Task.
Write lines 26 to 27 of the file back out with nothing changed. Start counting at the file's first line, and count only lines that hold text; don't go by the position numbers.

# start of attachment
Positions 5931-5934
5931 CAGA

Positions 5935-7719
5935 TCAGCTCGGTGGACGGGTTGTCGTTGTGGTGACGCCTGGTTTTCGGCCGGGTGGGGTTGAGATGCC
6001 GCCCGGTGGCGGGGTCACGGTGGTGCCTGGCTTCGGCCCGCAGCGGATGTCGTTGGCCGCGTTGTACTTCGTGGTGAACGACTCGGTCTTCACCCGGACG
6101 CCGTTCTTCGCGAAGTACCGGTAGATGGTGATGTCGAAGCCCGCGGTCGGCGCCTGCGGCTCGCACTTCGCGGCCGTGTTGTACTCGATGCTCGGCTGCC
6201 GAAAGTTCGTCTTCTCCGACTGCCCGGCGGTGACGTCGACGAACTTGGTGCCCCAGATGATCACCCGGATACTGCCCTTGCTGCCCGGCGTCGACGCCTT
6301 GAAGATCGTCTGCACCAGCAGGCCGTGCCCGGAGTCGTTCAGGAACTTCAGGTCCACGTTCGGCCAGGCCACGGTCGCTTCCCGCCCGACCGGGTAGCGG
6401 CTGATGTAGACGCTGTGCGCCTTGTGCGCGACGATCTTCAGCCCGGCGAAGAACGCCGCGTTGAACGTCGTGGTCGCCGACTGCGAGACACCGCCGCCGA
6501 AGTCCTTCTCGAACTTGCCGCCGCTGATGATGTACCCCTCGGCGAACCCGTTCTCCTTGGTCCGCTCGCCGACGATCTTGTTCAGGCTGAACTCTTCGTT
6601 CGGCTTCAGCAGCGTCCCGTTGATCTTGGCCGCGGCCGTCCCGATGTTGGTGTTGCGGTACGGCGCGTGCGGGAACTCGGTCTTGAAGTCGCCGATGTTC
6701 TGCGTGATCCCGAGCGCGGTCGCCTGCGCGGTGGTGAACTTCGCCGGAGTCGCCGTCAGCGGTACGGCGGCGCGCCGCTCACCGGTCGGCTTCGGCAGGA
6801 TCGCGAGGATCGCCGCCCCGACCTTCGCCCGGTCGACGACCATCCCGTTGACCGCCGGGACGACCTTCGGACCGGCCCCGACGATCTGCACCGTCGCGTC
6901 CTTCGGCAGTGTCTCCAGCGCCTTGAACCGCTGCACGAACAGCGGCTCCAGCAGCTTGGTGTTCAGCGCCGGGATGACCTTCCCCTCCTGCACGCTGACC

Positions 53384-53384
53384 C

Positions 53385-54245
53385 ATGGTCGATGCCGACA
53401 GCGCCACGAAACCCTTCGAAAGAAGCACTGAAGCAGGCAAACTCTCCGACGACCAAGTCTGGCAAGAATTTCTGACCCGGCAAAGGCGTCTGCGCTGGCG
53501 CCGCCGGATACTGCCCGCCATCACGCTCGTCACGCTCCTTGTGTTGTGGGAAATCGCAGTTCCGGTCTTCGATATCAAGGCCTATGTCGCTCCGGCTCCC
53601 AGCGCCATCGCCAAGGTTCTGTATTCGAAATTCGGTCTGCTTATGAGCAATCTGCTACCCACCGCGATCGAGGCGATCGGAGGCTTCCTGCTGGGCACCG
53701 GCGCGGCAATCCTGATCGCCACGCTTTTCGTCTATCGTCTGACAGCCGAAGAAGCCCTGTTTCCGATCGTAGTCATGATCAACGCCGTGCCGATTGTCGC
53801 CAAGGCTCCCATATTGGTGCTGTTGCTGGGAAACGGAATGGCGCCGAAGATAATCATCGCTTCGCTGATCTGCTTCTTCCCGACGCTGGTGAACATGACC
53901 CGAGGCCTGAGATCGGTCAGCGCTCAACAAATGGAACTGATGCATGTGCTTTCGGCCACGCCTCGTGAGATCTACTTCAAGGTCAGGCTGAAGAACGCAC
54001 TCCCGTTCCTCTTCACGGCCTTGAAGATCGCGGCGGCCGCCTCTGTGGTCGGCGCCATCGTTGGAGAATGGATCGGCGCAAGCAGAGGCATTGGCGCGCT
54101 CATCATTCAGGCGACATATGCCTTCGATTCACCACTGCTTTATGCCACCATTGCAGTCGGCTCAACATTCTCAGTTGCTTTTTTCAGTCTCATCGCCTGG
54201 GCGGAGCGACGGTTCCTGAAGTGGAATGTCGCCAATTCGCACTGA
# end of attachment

54101 CATCATTCAGGCGACATATGCCTTCGATTCACCACTGCTTTATGCCACCATTGCAGTCGGCTCAACATTCTCAGTTGCTTTTTTCAGTCTCATCGCCTGG
54201 GCGGAGCGACGGTTCCTGAAGTGGAATGTCGCCAATTCGCACTGA